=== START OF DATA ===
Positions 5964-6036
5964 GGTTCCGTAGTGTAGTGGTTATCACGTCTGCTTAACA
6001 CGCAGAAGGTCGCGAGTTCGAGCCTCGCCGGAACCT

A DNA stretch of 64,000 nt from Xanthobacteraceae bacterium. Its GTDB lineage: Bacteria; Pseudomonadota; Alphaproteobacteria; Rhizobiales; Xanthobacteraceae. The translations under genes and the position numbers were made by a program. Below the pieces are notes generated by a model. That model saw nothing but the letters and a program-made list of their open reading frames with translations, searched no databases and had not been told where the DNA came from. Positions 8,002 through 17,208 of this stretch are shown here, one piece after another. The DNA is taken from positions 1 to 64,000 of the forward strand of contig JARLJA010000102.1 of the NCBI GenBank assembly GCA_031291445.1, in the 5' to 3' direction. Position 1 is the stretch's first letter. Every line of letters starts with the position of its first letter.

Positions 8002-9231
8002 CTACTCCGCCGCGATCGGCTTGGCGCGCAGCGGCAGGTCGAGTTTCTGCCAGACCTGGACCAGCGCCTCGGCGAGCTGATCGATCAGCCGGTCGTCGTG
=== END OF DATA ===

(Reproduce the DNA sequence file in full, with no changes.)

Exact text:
Positions 5964-6036
5964 GGTTCCGTAGTGTAGTGGTTATCACGTCTGCTTAACA
6001 CGCAGAAGGTCGCGAGTTCGAGCCTCGCCGGAACCT

A DNA stretch of 64,000 nt from Xanthobacteraceae bacterium. Its GTDB lineage: Bacteria; Pseudomonadota; Alphaproteobacteria; Rhizobiales; Xanthobacteraceae. The translations under genes and the position numbers were made by a program. Below the pieces are notes generated by a model. That model saw nothing but the letters and a program-made list of their open reading frames with translations, searched no databases and had not been told where the DNA came from. Positions 8,002 through 17,208 of this stretch are shown here, one piece after another. The DNA is taken from positions 1 to 64,000 of the forward strand of contig JARLJA010000102.1 of the NCBI GenBank assembly GCA_031291445.1, in the 5' to 3' direction. Position 1 is the stretch's first letter. Every line of letters starts with the position of its first letter.

Positions 8002-9231
8002 CTACTCCGCCGCGATCGGCTTGGCGCGCAGCGGCAGGTCGAGTTTCTGCCAGACCTGGACCAGCGCCTCGGCGAGCTGATCGATCAGCCGGTCGTCGTG